Some of this depends on regiment. Mechanicus players will be much happier in any regiment that fields vehicles or specialized equipment. In addition, your choice of enemy and setting will also play into the situation. If any of this is way off base from what you are working with then my apologies in advance!
1. If your squad doesn't have a vehicle, let them find one. It doesn't have to be an abandoned Leman Russ, just a Chimera with a broken tread or even an old Land Crawler can provide a big tactical advantage. A squad taking cover behind the dozer blade is a pretty effective option. Even if the vehicle is only used for a mission, it still provides a memorable moment your tech-priest can point to.
2. Drop some Tarantulas! You can find the stats for these in Lathe Worlds and a few other non-OW supplements. These sentry guns could be dropped from orbit into a crucial area, and your squad could be sent in along with their tech-priest to awaken the machine spirits. Just when all hope seems lost against the green tide, your Tech-Priest gets the twin-linked heavy bolter turret up and running to chew apart the horde.
3. Fixed installations are just awesome. You can run some nifty haunted house style setups that see your players running around an old relay station trying to get powers, cogitators, and other systems up and running while dodging the horrors that lurk within.
4. Auspex. Throw 'em an auspex for a mission (or the improved siege auspex) This lets your tech-priest pull double duty as an ad hoc intelligence and recon source.
5. Introduce foreign weapons. Maybe the squad is working in conjunction with PDF or some oddly equipped regiment, or is on a planet where their traditional las weapons just aren't effective (constant sandstorms?) and they are issued gear that aren't really used to. Make a special pattern weapon(s) useful in this campaign or environment that are prone to issues and problems that only your handy red cloak can fix!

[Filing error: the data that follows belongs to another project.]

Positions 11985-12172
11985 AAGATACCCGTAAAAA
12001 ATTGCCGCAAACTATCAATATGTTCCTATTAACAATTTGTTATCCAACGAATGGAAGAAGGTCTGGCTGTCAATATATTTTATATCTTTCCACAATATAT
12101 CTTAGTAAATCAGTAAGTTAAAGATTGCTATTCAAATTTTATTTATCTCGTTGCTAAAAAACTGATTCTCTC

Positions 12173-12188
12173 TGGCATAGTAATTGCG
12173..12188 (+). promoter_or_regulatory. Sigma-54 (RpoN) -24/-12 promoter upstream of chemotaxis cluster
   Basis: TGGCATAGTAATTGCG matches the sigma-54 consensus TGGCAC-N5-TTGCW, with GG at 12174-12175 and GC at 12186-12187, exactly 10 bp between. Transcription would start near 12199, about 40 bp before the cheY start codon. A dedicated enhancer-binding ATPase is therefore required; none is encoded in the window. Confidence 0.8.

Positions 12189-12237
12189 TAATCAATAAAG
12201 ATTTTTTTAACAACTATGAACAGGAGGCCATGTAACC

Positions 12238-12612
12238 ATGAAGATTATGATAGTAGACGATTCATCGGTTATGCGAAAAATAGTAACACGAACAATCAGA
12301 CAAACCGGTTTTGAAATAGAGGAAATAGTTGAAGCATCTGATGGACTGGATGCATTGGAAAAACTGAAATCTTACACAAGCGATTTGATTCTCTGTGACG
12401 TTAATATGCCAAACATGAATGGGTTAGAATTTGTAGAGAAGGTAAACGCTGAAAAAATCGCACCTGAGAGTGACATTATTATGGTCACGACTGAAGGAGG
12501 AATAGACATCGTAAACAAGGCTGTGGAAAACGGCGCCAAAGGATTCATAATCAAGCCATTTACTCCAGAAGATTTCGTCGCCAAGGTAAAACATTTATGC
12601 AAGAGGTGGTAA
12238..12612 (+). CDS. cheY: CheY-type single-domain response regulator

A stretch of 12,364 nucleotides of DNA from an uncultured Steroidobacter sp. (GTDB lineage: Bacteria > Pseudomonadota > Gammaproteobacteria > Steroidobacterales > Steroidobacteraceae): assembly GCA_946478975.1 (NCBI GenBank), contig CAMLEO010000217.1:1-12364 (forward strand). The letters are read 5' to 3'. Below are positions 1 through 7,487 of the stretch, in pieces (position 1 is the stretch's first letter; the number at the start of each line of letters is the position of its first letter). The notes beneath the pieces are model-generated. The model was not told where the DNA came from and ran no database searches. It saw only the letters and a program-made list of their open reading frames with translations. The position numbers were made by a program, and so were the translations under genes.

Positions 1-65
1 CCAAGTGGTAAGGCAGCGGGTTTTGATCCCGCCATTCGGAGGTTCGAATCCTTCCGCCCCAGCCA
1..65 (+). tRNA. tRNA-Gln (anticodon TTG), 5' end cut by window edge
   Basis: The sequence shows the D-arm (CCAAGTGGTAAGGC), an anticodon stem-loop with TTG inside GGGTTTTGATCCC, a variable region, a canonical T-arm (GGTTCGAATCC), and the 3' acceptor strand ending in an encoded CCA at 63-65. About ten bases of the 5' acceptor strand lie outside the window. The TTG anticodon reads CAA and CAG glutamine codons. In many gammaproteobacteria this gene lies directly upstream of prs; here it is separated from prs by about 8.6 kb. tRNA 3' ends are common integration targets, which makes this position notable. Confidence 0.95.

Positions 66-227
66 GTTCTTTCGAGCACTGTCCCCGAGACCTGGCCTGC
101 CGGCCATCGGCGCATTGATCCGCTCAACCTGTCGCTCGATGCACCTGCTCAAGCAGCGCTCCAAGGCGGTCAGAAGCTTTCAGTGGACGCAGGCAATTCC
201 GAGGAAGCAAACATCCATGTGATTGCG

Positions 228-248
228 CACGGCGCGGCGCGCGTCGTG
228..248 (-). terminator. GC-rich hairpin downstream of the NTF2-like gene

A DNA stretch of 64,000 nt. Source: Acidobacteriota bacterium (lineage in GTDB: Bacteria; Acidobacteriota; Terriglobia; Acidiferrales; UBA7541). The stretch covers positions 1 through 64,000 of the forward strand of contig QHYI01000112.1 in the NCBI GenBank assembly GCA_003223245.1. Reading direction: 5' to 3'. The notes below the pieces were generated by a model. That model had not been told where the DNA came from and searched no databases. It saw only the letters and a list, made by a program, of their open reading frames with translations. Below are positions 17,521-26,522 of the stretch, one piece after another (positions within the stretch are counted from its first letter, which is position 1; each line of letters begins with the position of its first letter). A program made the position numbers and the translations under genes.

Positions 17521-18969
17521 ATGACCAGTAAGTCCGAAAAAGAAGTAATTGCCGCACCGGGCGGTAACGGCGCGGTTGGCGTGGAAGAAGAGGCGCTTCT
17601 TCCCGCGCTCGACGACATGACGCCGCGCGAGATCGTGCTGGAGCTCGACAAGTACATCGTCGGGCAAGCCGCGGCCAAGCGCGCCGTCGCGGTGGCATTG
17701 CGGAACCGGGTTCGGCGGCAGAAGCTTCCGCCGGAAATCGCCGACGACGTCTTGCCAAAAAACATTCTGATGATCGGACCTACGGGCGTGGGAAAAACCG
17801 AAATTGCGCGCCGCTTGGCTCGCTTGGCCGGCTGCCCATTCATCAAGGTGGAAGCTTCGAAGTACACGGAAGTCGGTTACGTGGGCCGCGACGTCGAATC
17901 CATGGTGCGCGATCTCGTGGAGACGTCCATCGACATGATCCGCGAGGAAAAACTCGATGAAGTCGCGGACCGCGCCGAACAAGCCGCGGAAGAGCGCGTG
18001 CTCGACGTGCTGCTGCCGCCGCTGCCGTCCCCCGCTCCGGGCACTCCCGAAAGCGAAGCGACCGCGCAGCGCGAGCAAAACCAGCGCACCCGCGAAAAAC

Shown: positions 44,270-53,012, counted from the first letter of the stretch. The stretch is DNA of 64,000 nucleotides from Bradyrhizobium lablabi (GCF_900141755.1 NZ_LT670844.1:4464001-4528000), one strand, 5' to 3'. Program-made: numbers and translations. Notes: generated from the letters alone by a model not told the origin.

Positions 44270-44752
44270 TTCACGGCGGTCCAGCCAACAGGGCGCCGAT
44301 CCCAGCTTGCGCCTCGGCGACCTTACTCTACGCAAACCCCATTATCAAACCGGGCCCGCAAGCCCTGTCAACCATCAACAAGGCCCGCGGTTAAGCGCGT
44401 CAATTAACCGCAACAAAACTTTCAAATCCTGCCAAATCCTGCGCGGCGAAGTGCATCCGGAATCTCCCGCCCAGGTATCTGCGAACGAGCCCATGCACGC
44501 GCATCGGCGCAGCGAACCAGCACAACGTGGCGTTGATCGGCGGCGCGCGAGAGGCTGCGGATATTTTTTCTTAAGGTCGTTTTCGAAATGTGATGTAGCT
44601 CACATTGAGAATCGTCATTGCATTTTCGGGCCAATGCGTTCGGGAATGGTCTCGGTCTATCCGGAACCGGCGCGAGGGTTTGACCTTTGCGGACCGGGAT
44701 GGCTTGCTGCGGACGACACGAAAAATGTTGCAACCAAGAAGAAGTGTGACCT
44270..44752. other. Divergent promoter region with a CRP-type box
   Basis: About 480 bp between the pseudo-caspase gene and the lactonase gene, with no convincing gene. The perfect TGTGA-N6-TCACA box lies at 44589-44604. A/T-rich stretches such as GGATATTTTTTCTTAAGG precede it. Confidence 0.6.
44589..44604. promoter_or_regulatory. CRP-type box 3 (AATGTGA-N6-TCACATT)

6. Tactical Network. Maybe the Mechanicus approaches your tech-priest about testing out new gear. Not just some new pattern or obscure tech, but a full network of targetters, pict recorders, and other systems designed to improve combat efficiency. Without any Storm Troopers nearby (or maybe they don't want to jeopardize quality troops with untested gear) the squad is asked to test them. Your Tech-Priest ends up a sort of central node to this network, flagging targets and allies, getting battlemaps up and monitoring linked in gear after the cogitators prove ineffective or broken.
7. Let the priest be the spider in the web! This one is a little more setup based, but it might be a fun side mission to throw on them. The squad is tasked with defending an important mechanicus installation that was recently reacquired from the Dominate or other enemy. It is equipped with automatic defenses, combat servitors, blast doors, and a host of other defenses... All of which must be controlled from the security room. Your Tech-Priest advises and coordinates while plugged into the system, directing servitors, handling doors, running fire suppression systems, plugging radiation leaks, and activating security systems while the squad does the face to face combat and work. Your tech-priest will probably enjoy playing with all their gizmos while still very actively being part of the squad.
8. Blowing up weird alien tech. Maybe the squad infiltrates an extremely large xenos vehicle (or their voidship is attacked and they are pressed into service as boarders) or installation. Your tech-priest is going to be the only person capable of figuring out just what any of this stuff does and which parts need to get blown up/shut down.